This forum took place on Wednesday 25 May 2016 at the University of Melbourne
Achieving the global emissions reduction targets set in Paris in November 2015 requires profound and urgent change across the Australian economy – namely the transition to a zero-carbon future. How this transition is managed will impact us all, but has particular implications for people affected by poverty and disadvantage. Cassandra Goldie (ACOSS) and Tony Nicholson (Brotherhood of St Laurence) invite you to join leaders from the sector, government, business and academia to deliberate a planned and just transition.
View the forum presentations
View the image gallery
In November 2015, 193 nations agreed at the Paris COP21 to limit global warming to well below 2 degrees Celsius. Achieving the Paris target requires swift and deep decarbonisation of the global economy and a move towards net-zero carbon in the second half of this century. This will require massive investment in renewable energy, dramatic improvements in energy efficiency and productivity, a shift towards electric vehicles, changes in agricultural practices and land use, and improvements in urban design.
What will be the impacts of deep decarbonisation on low-income Australian households? What role should the community sector play in helping disadvantaged households and communities adapt to climate change and to the transition to deep decarbonisation?
For more information: contact Damian Sullivan dsullivan(at)bsl.org.au (03) 9483 1176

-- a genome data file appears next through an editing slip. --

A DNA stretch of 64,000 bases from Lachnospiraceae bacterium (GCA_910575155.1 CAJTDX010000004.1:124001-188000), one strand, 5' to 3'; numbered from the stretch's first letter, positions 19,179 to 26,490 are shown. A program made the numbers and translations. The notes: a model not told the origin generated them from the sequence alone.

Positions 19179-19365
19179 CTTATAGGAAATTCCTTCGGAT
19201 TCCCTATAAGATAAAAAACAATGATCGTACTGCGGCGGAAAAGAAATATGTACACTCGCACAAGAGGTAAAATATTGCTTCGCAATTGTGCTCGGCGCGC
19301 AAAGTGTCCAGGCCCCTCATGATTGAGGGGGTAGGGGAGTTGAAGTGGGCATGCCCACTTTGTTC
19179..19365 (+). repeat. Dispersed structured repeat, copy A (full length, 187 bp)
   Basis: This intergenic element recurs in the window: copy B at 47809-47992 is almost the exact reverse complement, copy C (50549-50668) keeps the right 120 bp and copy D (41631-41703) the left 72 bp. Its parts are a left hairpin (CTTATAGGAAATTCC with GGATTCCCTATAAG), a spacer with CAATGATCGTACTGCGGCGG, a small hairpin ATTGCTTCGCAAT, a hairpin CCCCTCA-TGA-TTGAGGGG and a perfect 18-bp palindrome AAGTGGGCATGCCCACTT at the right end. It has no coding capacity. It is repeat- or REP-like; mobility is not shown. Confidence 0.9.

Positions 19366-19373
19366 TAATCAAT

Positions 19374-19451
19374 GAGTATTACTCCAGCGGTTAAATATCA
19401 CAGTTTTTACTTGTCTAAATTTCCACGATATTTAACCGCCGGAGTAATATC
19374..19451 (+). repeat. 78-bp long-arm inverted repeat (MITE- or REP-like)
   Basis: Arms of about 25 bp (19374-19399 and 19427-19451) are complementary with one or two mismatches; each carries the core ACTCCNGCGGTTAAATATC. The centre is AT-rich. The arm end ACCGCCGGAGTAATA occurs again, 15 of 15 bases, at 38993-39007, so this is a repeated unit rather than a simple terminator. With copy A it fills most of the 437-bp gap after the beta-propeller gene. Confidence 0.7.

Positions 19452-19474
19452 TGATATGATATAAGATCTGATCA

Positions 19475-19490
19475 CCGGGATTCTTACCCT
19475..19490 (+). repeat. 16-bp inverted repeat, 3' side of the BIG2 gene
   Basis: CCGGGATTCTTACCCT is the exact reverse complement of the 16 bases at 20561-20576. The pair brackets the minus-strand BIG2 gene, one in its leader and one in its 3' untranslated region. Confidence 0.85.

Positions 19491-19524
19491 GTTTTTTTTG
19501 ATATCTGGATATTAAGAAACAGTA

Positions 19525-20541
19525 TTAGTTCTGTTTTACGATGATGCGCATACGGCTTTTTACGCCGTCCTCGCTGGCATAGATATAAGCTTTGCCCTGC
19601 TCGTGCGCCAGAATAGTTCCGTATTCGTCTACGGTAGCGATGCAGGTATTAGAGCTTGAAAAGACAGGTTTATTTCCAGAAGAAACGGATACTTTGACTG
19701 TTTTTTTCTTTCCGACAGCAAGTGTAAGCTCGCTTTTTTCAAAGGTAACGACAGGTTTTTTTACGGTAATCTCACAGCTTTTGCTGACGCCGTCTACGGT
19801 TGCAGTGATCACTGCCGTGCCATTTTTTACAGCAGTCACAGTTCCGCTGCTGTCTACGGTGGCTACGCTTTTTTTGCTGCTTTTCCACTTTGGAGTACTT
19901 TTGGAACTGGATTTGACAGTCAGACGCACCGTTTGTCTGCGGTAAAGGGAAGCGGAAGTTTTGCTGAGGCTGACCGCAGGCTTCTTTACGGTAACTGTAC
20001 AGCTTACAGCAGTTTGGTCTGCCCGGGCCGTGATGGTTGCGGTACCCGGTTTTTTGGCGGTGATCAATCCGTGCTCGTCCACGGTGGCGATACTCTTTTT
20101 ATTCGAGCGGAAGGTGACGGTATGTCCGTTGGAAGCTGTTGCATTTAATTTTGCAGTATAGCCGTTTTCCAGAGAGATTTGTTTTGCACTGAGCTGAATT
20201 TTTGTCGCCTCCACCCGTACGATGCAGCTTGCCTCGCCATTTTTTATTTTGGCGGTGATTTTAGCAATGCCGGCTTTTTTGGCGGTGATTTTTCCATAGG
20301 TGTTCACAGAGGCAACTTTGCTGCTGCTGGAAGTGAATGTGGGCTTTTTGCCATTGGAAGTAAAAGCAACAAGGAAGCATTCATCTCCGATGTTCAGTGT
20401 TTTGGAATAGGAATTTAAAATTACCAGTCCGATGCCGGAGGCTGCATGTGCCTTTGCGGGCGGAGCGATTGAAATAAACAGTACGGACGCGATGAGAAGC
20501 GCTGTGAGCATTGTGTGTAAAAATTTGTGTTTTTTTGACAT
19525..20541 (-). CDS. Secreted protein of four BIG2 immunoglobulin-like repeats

After Paris: Emissions reductions, the risks and opportunities for low income and disadvantaged Australians and the social service sector
What are the implications of the transition for low-income Australians?
Panel discussion: A fair transition – social and economic sustainability in the shift from coal to renewables
Ben Davison (ACTU), Frank Jotzo (ANU), Miriam Lyons (Centre for Policy Development, GetUp), Tim Nelson (AGL), Tennant Reed (Australian Industry Group) – view Tennant Reed's presentation (PDF, 837 KB)
Playing our part: decarbonising the sector
Discussion leaders: Erwin Jackson (The Climate Institute), Mark Henley (Uniting Communities) - view Mark Henley's presentation (PDF, 1.16MB), Terrona Ramsay (Koo Wee Rup Regional Health Service) – view Terrona Ramsay's presentation (PDF, 566 KB), Facilitator Bridget Tehan (VCOSS)
Housing and energy efficiency
Discussion leaders: Mark O'Brien (Tenants Union of Victoria), Damian Sullivan (Brotherhood of St Laurence) – view Damian Sullivan's presentation (PDF, 235 KB), Jacob Wallace (DHHS) – view Jacob Wallace's presentation (PDF, 205 KB). Facilitator: John Thwaites (Climate Works)
Adapting to unavoidable change
Discussion leaders: Bridget Tehan (VCOSS), Kris Newton (Mountains Community Resource Network), Alianne Rance (Loop & Co.) Facilitator: Emily Hamilton (ACOSS)
Renewables, energy prices and a low carbon future
Discussion leaders: Bruce Mountain (CME), Miriam Lyons (Centre for Policy Development, GetUp) - view Miriam Lyons' presentation (PDF, 1.32 MB), Jo De Silva (SACOSS) - view Jo De Silva's presentation (PDF, 1.5 MB). Facilitator: John Wiseman (Melbourne Sustainable Society Institute, University of Melbourne)
For more information: Contact Damian Sullivan dsullivan(at)bsl.org.au (03) 9483 1176
This forum was organised by the Brotherhood of St Laurence and the Australian Council of Social Service
Photography and video interviews courtesy of Janak Rogers
Predictors of Sec School Completn among Refugee Youth 8 to 9 Years after Resettlement in Melbourne, Australia - JIMI bsllibrary.org.au/society-cultur…
The Brotherhood of St Laurence (BSL) acknowledges and understands its obligations under the UN Convention on the Rights of the Child and recognises that all children and young people have the right to be treated with respect and care, and to be safe from all forms of abuse. BSL has a zero tolerance towards child abuse. Read the official statement signed by the Executive Director.
Acknowledgement of country
The Brotherhood of St Laurence acknowledges and recognises the Traditional Owners of the land upon which we live and work, and we pay our respects to their Elders both past and present.